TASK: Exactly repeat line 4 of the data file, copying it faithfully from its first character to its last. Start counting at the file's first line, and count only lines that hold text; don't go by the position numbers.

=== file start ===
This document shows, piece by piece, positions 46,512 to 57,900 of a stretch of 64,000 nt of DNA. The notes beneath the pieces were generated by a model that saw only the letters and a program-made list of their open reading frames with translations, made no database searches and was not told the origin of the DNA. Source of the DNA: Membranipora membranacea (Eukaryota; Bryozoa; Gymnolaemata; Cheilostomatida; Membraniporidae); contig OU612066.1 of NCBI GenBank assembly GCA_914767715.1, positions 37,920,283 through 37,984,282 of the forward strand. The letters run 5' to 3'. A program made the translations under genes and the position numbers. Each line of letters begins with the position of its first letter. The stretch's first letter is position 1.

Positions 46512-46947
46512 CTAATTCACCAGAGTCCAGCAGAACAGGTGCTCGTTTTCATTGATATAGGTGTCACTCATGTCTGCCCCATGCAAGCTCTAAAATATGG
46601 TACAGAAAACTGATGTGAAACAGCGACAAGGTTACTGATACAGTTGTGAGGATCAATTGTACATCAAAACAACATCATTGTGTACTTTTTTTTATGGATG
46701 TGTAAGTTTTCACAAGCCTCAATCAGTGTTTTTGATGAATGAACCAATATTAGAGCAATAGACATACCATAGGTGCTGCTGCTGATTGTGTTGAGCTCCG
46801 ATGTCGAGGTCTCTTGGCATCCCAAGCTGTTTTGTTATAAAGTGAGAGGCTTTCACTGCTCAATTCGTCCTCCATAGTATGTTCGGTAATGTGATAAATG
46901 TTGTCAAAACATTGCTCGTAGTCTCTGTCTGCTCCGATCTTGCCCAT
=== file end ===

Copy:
46601 TACAGAAAACTGATGTGAAACAGCGACAAGGTTACTGATACAGTTGTGAGGATCAATTGTACATCAAAACAACATCATTGTGTACTTTTTTTTATGGATG